Drug discovery usually takes decades, and if you look backwards at what's in the pipeline, there aren't many new classes of drugs, entirely new compounds that could be introduced in new interventions. So most of what is coming along is minor variations of what we already have.

 

INTERVIEWER

What is the scientist’s responsibility to the public? In the last decade, huge interdisciplinary projects have been deployed to solve some of science’s big remaining questions like eradicating cancer and mapping the human brain. For example, as part of the 21st Century Cures Act, Congress authorized $1.8 billion in funding over the next 7 years for the Cancer Moonshot Initiative. Since 1971 when Nixon launched his “War on Cancer”, $200 billion has been invested in research aimed at cancer therapy development. The advances in life expectancy and tailored therapies enabled by that endowment are truly remarkable, but nonetheless, cancer remains the leading cause of death worldwide. This is a specific example, but when milestones aren’t met for these headline-grabbing projects, how far should scientists go to educate the public on why things didn’t work out as they’d hoped?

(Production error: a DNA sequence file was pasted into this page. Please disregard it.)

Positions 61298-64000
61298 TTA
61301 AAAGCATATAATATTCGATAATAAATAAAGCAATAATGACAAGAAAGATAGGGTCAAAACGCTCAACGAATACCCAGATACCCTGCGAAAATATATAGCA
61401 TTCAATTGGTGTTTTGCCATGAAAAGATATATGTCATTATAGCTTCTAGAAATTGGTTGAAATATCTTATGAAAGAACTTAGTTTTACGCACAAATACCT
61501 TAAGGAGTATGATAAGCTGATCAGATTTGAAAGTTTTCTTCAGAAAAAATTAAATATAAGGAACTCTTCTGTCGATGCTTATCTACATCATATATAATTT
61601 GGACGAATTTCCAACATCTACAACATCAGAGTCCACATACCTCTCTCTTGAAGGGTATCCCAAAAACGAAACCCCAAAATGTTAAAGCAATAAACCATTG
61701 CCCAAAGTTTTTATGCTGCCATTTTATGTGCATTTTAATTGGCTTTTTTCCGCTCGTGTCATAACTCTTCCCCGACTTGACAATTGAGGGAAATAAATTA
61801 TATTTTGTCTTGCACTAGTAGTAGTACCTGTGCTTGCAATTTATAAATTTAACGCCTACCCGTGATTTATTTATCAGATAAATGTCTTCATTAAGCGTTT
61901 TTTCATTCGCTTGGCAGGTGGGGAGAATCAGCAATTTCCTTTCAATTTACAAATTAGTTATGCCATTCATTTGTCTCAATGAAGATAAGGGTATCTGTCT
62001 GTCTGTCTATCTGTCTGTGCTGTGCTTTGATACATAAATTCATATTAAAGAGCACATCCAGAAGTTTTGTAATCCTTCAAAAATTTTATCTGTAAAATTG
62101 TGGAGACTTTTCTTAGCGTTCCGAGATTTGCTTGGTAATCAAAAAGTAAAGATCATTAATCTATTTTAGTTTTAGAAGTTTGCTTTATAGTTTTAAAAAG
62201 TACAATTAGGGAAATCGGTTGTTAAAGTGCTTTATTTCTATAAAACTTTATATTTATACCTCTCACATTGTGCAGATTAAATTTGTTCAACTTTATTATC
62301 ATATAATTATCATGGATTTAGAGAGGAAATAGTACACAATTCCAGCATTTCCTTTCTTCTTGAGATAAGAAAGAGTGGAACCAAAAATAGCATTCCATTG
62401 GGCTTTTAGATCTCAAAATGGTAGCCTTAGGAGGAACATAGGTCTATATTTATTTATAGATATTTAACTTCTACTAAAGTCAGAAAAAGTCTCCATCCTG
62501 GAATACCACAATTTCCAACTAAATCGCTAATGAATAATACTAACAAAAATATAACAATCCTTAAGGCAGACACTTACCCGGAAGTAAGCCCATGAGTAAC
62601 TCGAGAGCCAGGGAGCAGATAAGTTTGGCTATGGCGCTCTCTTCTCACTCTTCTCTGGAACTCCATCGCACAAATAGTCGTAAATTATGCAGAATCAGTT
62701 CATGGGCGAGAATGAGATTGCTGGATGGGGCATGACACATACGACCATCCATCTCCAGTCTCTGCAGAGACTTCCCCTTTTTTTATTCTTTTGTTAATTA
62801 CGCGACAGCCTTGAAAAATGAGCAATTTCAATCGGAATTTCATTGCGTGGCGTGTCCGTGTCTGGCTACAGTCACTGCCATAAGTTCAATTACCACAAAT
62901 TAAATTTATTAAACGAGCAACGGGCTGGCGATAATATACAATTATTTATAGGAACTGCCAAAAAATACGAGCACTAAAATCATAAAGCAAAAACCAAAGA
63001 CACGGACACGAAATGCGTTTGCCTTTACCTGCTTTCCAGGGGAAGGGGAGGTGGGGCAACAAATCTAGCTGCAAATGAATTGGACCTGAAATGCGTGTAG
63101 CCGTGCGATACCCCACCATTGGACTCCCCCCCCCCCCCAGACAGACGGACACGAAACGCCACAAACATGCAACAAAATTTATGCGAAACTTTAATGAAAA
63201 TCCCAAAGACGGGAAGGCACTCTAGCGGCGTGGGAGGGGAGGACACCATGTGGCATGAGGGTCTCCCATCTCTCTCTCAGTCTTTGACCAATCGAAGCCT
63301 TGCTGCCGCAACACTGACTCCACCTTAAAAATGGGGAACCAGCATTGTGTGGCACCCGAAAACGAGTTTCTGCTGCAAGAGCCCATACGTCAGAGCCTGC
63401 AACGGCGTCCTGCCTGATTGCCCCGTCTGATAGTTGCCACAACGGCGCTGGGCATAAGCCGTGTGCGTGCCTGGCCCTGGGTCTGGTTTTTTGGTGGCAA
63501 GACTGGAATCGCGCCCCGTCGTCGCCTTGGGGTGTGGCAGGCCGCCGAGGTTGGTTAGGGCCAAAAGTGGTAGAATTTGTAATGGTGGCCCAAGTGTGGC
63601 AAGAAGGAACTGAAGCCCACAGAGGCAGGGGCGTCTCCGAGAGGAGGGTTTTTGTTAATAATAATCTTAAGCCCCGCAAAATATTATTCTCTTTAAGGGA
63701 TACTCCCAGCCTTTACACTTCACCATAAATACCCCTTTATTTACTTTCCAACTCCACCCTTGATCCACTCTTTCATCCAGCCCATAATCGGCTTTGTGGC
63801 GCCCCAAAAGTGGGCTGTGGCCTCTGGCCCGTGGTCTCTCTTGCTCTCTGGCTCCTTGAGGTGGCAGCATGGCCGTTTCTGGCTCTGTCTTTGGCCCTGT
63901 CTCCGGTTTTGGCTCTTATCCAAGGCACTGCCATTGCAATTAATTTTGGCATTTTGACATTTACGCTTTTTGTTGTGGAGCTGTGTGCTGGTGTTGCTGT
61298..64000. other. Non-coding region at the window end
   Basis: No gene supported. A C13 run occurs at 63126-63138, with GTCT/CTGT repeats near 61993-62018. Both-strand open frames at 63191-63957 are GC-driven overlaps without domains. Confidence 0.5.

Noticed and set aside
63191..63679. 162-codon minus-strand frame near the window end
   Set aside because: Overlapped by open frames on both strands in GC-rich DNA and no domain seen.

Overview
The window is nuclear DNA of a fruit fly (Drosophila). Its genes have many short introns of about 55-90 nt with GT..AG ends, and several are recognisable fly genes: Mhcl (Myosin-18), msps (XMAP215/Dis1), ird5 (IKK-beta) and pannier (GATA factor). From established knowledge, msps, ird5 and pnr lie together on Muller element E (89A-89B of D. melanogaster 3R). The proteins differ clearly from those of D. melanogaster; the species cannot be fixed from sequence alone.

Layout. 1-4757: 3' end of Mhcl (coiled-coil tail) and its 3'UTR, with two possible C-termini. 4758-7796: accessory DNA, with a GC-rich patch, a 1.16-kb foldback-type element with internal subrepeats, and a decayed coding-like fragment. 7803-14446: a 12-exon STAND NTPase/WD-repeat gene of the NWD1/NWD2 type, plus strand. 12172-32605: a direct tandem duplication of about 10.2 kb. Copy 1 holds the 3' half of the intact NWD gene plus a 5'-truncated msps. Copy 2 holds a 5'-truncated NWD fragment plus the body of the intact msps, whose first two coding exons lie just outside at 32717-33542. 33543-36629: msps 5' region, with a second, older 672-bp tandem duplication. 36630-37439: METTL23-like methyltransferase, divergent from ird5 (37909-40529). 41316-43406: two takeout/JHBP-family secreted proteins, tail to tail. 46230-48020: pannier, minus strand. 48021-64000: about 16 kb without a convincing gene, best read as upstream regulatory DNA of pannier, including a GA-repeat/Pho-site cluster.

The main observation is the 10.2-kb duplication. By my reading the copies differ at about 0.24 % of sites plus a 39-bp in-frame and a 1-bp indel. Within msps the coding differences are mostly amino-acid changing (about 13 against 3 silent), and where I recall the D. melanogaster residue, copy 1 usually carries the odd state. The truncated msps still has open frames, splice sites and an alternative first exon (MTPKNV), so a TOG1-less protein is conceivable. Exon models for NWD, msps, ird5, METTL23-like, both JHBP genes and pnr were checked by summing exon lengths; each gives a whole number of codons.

CROWE

We have to realize that basic science takes time to play out for specific applications. Decades. Most press interactions around major discoveries lead with the question of “when will this be available for patients?” The answer is usually going to be, if we are truthful, decades. But if we don’t have discovery work ongoing, then the answer is never.

 

INTERVIEWER

You’re stranded on an island with a record player and a Blu-ray-player-equipped TV. Let’s also assume this island comes equipped with the food, shelter, and clothing necessities, so you don’t have to worry about those – the only thing to worry about is entertaining yourself for eternity. You can bring five things. What are they? 

 

CROWE

I could probably make it just with a Bible. It’s a very rich source of history, story, complexity, human behavior, the nature of the world, ideas. 

 

INTERVIEWER

After the 2016 election, the idea of scientists coming forward to run for public office gained momentum. If you had to nominate one scientist to run for President, who would it be and why?

 

CROWE